Debugging mechanisms like JTAG (IEEE1149.1) first appeared in the 1980s . Over time, microchip vendors extended the functionality of these interfaces. This allowed developers to obtain detailed information on power consumption, find bottlenecks in high-performance algorithms, and perform many other useful tasks.
Hardware debugging tools are also of interest to security researchers. These tools grant low-lev el system access and bypass important security protections, making it easier for researchers to study a platform's behavior and undocumented features. Unsurprisingly, these abilities have attracted the attention of intelligence services as well.
For many years only a limited audience had access to these technologies for Intel processors, due to the need to own expensive specialized equipment. But with Skylake processors, the situation changed in a big way: debugging mechanisms were built into the Platform Controller Hub (PCH), which opened up this powerful tool to ordinary users, including malicious ones, who could use it to gain total control over the processor. For security reasons, these mechanisms are not activated by default, but as we show in this article, they can be activated on the equipment sold in common computer stores.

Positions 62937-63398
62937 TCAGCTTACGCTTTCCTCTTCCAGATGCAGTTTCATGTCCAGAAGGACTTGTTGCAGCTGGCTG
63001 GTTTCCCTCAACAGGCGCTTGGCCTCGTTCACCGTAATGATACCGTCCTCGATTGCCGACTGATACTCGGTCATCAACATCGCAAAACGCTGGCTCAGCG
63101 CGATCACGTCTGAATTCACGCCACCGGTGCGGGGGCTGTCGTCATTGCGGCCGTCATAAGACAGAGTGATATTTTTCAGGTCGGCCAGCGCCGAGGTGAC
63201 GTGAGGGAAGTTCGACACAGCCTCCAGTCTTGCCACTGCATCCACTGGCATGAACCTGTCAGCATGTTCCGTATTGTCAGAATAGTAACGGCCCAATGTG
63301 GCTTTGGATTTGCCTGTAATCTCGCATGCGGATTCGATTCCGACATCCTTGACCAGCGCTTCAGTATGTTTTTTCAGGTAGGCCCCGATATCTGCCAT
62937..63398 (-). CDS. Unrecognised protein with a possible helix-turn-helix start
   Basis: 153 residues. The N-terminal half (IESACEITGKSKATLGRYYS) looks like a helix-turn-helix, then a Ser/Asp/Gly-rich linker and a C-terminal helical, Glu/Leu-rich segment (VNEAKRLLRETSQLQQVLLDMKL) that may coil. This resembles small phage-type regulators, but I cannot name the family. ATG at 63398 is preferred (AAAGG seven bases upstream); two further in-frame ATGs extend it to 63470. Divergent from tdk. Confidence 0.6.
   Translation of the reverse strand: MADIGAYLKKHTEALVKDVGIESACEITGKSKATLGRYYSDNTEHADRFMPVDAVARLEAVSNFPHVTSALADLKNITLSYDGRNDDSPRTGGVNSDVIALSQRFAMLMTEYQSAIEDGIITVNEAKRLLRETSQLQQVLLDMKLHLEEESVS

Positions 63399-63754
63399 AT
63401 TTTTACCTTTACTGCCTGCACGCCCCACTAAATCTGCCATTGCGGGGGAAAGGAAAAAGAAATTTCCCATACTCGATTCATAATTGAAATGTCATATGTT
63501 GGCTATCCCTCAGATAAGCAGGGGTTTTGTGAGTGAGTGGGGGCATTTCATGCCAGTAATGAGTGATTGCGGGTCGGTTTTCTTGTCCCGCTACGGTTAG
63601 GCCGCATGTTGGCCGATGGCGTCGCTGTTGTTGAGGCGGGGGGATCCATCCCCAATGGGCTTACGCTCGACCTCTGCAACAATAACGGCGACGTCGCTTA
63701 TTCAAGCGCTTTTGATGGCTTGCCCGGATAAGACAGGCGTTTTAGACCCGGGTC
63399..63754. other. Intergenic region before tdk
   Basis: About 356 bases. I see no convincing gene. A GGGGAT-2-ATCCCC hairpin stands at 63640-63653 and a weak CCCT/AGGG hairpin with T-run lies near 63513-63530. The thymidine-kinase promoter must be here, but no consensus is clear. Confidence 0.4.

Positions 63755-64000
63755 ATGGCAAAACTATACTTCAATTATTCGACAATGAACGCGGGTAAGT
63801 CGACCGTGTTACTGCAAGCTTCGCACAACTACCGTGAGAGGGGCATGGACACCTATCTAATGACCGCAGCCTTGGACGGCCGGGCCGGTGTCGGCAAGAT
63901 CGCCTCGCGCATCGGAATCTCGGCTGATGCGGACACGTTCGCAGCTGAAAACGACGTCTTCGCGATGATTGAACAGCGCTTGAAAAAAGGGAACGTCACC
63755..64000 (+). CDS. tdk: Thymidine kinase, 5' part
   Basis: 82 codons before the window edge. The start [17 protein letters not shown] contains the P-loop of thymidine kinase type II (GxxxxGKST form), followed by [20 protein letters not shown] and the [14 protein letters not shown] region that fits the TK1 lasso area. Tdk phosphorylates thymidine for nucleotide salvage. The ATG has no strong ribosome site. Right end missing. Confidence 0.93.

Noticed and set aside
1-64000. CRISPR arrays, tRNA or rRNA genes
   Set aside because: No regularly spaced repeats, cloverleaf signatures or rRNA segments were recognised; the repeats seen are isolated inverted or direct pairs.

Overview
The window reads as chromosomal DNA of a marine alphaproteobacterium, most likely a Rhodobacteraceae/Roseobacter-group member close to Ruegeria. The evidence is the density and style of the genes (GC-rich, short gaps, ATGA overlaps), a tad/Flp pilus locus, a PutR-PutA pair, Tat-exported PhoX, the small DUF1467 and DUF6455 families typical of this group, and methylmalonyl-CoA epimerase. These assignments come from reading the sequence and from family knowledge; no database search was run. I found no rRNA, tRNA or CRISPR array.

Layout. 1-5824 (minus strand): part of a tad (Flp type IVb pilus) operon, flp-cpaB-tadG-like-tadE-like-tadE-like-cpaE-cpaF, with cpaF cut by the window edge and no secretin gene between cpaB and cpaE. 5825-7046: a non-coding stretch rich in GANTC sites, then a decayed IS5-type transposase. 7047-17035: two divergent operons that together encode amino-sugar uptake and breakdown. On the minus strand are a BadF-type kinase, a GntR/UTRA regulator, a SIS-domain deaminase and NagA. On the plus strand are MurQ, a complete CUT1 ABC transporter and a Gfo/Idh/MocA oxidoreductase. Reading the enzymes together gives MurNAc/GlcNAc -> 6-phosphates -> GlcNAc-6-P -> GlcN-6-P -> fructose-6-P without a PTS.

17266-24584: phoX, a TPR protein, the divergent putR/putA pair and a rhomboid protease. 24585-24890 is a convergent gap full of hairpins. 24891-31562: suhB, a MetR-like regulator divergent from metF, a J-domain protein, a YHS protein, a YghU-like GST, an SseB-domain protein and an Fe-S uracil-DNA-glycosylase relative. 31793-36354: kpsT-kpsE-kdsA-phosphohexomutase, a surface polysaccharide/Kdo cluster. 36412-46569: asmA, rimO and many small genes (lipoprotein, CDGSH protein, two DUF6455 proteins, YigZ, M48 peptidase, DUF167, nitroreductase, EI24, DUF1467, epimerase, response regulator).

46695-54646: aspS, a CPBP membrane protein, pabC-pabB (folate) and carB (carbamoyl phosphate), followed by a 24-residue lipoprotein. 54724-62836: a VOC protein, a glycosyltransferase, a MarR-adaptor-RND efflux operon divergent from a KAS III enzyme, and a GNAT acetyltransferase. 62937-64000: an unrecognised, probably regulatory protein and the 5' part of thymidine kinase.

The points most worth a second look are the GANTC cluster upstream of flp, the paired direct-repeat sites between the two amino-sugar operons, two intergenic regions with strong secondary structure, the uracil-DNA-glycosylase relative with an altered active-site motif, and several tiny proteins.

Read full research here: www.ptsecurity.com/upload/corporate/ww-en/analytics/Where-theres-a-JTAG-theres-a-way.pdf